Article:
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Tomasz Stanko In Ann Arbor

C. Andrew Hovan By

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One of Europe's most renowned individualists, Polish trumpeter Tomasz Stanko has experienced somewhat of a comeback since releasing his ECM album The Soul Of Things about two years ago. His first US tour in support of the disc brought rave reviews, both in terms of the further solidification of Stanko's unique style and for the discovery of the trumpeter's group of amazing youngsters who played with a fire and cohesion that could rival many a New York rhythm section. Not content to let any grass grow under his feet, Stanko has been busy since the start of 2004, with European tours throughout February, March, and April and the release of his latest ECM effort Suspended Night in May.

Part of an eleven-city US tour in June, Stanko and his quartet made a rare appearance at Ann Arbor's Firefly Club, a well-designed space that makes for intimate listening no matter where you happen to sit. Although it would have been interesting to make a comparison to see how much Stanko's young band had grown since their last time in the States, this reviewer did not take in any shows from the 2002 tour. Nonetheless, one would be hard pressed to find a tighter rhythm section anywhere, regardless of location. Pianist Marcin Wasilewski, bassist Slawomir Kurkiewicz, and drummer Michal Miskiewicz displayed a hook up that at times almost approached telepathy.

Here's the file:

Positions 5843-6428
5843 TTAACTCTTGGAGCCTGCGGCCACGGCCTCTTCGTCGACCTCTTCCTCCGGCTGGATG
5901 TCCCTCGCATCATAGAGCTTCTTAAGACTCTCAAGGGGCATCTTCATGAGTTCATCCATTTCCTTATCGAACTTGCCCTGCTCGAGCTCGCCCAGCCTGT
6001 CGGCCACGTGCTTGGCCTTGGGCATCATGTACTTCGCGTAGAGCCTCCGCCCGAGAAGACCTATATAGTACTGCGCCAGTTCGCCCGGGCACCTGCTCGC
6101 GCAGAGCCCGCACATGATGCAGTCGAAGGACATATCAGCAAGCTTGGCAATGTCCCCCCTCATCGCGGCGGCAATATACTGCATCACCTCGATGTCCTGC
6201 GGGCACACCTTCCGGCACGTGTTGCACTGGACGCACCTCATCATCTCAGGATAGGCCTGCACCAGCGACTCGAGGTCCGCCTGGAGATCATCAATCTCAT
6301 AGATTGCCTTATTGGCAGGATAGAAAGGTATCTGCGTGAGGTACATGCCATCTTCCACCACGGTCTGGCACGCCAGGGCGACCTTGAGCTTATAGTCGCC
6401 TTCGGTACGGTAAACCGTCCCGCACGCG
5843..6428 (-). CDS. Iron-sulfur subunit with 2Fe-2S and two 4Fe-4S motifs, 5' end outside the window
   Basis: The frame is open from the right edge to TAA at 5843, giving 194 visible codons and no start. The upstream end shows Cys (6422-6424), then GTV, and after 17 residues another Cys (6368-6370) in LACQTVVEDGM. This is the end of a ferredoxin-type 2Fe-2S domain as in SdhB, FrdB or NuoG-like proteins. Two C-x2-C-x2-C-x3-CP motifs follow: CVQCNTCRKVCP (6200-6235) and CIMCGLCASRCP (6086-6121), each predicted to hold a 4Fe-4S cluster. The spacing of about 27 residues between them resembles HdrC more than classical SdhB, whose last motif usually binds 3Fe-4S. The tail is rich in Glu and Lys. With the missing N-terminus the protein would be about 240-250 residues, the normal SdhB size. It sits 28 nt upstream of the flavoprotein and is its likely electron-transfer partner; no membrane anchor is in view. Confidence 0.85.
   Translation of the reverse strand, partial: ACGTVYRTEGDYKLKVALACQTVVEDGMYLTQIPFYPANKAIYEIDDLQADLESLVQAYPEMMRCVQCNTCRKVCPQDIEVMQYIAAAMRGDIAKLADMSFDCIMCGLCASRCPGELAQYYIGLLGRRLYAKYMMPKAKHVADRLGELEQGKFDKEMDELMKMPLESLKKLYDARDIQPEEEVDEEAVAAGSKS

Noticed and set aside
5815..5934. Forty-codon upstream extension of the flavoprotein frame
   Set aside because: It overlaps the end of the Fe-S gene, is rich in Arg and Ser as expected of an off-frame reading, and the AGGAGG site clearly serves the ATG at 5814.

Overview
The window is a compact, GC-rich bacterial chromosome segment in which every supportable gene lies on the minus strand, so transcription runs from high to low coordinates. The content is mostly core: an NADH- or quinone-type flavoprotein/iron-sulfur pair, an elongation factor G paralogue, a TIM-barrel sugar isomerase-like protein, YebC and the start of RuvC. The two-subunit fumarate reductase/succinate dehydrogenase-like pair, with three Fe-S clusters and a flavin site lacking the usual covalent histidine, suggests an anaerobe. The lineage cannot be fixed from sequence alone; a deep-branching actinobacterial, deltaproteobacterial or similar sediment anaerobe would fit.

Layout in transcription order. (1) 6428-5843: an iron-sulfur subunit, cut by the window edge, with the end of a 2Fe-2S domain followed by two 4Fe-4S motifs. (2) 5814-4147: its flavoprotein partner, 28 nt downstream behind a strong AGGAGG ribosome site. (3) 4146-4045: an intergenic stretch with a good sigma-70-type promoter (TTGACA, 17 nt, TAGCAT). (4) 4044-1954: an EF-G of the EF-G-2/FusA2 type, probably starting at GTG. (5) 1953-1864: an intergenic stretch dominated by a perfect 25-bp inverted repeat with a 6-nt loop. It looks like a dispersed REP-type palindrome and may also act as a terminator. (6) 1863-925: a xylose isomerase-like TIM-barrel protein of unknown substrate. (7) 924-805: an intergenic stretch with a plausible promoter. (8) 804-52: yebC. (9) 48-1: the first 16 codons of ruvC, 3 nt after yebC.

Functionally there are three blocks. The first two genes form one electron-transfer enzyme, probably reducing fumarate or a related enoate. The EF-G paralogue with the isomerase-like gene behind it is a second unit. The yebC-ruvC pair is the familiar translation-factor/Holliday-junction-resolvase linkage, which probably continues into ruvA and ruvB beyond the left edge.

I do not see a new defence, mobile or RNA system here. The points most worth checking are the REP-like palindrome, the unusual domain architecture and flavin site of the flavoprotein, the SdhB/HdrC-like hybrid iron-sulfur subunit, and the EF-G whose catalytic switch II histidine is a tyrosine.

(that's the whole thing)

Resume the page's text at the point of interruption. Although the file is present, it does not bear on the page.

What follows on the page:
Throughout two sets of music, Stanko and his ensemble paced themselves well with a variety of pieces from both The Soul Of Things and Suspended Night. As the group's anchor, pianist Wasilewski is not only a technically gifted artist, but he was particularly adept at telling a story with his solos and contributing to a wide-ranging ebb and flow. At times his lines and harmonies displayed a hard bop mentality akin to McCoy Tyner, but his more abstract statements recalled Cecil Taylor and several pieces found him reaching into the piano to strike the strings with a mallet.

Stanko was a master of moods, opening up several numbers alone before establishing a pulse and making way for the entrance of the trio. In addition to a sharp-edged tone and a fluid mastery of his upper register, Stanko's sound at times reflected the influence of mid '60s Miles. Interestingly enough, many of the trumpeter's pieces seemed to also include melodic fragments that sounded quite familiar, such as a snippet from Nat Adderley's "Never Say Yes" that happened to perk my ears at some point during the second set.

With a more visceral and incendiary spirit than I had anticipated, Stanko and his band mates left a lasting impression with their music and certainly it would be hard to imagine that anyone went away discontented.

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C. Andrew Hovan

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